We do not know exactly when our hotel building was erected, because first known records date back to 1862, when the first land registry of Córdoba was founded. But according to the style of the building, we have reasons to believe that the house was constructed before that time. We also believe that the building was renovated around the end of the 19th century.
Our two-story building is a old town house which is typical for Andalusia. It has two courtyards, including one with a fountain, a parlor, a dining room, a kitchen, and a small front-yard. It is the one and only building in C/Isabel Losa street to have kept its very original architecture. Therefore, the city’s department for protecting historic monuments listed our hotel building as a historic monument.
To understand the nature and the origin of those typical Andalusian old town houses we have to look back at the traditional way of housing during Roman times. In those days town houses, as well as traditional land houses, were built around a courtyard, the so called patio. Those arrangements were modified during times of Moorish rule: Arabs in town set great store by protection of their privacy. Therefore those courtyards became more important as places to live than areas outside the building complexes. And so patio courtyards were developed as orchards and ornamental gardens, including a number of both ornamental and useful plants. Particularly the use of aromatic plants and the omnipresent ripple of water characterized Arabian lifestyle that determines many patio courtyards even in present days.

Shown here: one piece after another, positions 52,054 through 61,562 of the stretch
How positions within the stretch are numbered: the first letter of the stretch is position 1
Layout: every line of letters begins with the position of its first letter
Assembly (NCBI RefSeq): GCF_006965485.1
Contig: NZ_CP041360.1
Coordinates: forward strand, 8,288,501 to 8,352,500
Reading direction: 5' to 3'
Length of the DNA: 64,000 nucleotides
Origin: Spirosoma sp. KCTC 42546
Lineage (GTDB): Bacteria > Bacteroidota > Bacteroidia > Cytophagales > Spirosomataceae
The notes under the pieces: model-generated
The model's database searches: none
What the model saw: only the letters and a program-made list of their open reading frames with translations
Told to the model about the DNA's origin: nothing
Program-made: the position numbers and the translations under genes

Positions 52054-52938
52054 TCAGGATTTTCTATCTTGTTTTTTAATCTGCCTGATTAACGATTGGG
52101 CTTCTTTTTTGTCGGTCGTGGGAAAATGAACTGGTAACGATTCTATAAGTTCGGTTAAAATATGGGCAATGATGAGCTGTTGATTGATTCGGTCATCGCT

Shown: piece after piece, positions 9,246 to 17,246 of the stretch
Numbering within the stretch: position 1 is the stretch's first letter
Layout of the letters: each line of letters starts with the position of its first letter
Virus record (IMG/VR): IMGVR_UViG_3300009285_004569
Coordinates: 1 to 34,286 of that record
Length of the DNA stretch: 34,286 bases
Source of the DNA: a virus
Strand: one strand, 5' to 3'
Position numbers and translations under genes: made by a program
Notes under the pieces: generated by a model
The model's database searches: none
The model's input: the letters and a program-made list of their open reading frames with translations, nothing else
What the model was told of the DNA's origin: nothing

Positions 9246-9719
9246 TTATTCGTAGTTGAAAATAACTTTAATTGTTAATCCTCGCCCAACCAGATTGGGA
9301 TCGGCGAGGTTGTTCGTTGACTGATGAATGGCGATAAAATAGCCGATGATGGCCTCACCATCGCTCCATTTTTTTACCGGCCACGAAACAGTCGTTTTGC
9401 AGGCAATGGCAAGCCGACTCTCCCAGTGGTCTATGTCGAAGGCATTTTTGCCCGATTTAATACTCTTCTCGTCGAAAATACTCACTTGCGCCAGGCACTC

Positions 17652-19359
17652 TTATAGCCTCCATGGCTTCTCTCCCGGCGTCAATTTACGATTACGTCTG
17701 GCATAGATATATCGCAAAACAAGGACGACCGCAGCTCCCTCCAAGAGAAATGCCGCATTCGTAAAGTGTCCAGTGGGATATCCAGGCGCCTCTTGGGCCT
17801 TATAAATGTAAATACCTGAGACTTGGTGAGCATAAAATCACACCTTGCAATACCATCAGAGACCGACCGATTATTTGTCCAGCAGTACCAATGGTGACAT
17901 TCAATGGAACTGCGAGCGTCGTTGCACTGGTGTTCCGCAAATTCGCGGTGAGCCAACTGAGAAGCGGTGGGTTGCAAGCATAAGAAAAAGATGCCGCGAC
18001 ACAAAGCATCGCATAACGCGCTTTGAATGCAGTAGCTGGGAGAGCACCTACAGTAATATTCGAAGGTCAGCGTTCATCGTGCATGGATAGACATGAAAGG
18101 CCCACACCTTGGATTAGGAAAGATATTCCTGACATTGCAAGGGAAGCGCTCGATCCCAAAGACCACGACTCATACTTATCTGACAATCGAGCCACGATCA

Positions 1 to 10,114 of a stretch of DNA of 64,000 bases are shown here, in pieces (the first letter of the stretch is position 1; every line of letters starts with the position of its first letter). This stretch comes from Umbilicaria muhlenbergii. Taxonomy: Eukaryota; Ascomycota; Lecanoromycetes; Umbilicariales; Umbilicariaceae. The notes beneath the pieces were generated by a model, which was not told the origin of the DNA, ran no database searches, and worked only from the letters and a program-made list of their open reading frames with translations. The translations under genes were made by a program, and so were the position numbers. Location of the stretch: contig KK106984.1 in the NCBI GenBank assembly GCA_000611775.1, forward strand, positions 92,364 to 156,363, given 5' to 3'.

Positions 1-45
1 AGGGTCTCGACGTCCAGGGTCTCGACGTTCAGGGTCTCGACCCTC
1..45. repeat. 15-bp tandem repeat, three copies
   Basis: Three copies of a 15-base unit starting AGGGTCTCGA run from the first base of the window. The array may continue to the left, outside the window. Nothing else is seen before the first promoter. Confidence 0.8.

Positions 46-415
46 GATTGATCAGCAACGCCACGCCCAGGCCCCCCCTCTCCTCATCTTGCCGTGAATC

No doubt that buildings change themselves in the course of time to match new standards. But they not necessarily have to lose their original characters. So we can recognize an enchanting combination of older and younger construction elements. For example, the new tiles you can see on the picture above harmonize with old elements of the house, as well as the use of exotic flowers and plants. Anyway, today virtually nobody can imagine a patio courtyard without geraniums from South Africa or without bougainvilleas from Brazil.
To sum it up it can be said that an Andalusian old town house like ours unites the nature of every culture that has left its marks in it.